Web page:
There are moments in life that stop time, that pull our full body, mind and spirit into a calm and an attention that allows us to notice everything and feel all of the feels. These times can sneak up on us, as we are engaging nature, as we are observing our children, as overwhelm spills out over the top and we are forced to slow down or spiral endlessly.
There are also moments that present themselves to us, pleading us to slow down, to take it all in, to be fully present with ourselves, with others, with our surroundings. Moments that you can be sure will pull you in like viewing the Grand Canyon, hearing a beautiful voice in song, or observing birth or death.
Either way, we get invitations for mindfulness. We get opportunities for presence. To accept that invitation takes courage. To decide to be fully aware and engaged is act of bravery. Why is that? How is it that we need courage to be present to our own lives?
Presence requires a focus on the here, the now, and what and who is around us. It means we must be able and willing to put aside the memories of the past, the dreams of the future, and the plans for later today. We must put down our phones, put away our technologies, and just be. To be. To be with. That can make us feel exposed, naked, and afraid. Our brains want to protect us, to shut down or shut off any pain that is within us, or around us. Our brains want to keep away the exposed feeling by keeping us occupied, engaged with the to-do list, and fighting the fires of daily life.
We need to summon courage to quiet our brains and ensure it knows that we are in charge, that we, get to call the shots. Our courage is what allows us to face the present, and sit with what is here, what is now. Courage that allows vulnerability. Courage that allows space between the stimulus and the response. Courage that requires we not plan, we not organize, we just do – the laundry, the cooking, the driving, the listening.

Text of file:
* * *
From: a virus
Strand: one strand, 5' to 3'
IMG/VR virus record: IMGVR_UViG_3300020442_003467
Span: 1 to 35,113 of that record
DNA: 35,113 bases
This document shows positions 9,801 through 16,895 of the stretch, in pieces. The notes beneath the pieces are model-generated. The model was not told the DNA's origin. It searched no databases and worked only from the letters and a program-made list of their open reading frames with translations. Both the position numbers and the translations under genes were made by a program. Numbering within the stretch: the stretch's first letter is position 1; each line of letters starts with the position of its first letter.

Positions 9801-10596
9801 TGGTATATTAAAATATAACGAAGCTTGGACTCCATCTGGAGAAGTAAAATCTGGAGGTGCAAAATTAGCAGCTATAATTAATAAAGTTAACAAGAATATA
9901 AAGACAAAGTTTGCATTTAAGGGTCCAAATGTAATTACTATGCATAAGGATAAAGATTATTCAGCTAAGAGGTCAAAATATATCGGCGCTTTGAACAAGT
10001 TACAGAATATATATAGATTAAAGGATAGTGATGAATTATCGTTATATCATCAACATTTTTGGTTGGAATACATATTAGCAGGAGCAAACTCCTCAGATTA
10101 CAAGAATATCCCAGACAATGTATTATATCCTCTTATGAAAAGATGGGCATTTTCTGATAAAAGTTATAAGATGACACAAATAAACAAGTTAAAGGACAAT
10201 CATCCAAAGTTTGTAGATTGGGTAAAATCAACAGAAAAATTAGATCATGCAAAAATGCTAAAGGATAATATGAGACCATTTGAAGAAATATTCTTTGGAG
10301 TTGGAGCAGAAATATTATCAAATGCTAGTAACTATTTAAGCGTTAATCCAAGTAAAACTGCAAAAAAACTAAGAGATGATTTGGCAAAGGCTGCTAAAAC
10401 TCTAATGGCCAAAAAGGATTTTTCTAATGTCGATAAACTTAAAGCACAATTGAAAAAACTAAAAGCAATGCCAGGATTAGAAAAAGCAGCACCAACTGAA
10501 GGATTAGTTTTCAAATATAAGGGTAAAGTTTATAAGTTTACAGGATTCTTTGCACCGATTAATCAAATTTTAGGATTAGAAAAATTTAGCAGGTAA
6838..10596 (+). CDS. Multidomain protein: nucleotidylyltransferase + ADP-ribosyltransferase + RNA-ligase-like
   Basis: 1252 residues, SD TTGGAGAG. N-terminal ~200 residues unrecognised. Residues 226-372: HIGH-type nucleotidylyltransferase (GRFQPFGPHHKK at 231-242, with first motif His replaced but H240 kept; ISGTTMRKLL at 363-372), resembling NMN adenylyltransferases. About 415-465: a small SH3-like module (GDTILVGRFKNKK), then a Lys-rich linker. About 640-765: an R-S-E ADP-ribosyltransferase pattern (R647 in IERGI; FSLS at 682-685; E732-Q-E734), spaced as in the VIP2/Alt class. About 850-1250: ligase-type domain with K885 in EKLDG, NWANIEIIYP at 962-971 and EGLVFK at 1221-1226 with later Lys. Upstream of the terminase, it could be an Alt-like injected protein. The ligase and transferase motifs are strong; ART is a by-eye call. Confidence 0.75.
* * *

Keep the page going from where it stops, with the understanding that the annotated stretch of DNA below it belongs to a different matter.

Let’s talk about how courage to be present evolves over our lifetimes. It’s not hard for children to focus on what is in front of them, to be fully mindful of the leaves on the path in front of them and the wind in their hair, rushing by their ears. They aren’t thinking ahead, planning the carpools and the lunches to be packed. When does that change for us, and why? Let’s talk about how to re-capture that mindfulness and what gets in the way. Let’s practice together and share our practices from home.
Join us this Thursday, October 18th for Mom’s Morning Retreat. At Grace Church on Day Road, Bainbridge Island, we will experience presence with one another and with ourselves. Over coffee/tea/cider/hot cocoa and warm goodies to nosh, with our children engaged with our expert caregivers and one another on site, we will gather at 9:30am-11am to be courageous and present. All who care for children of all ages are welcome. First meeting is always open for you to meet us and see if our community is right for you. Registration can be by check, by card, or by cash and private scholarships are available to those who need. We hope to see you there and look forward to connecting and replenishing together.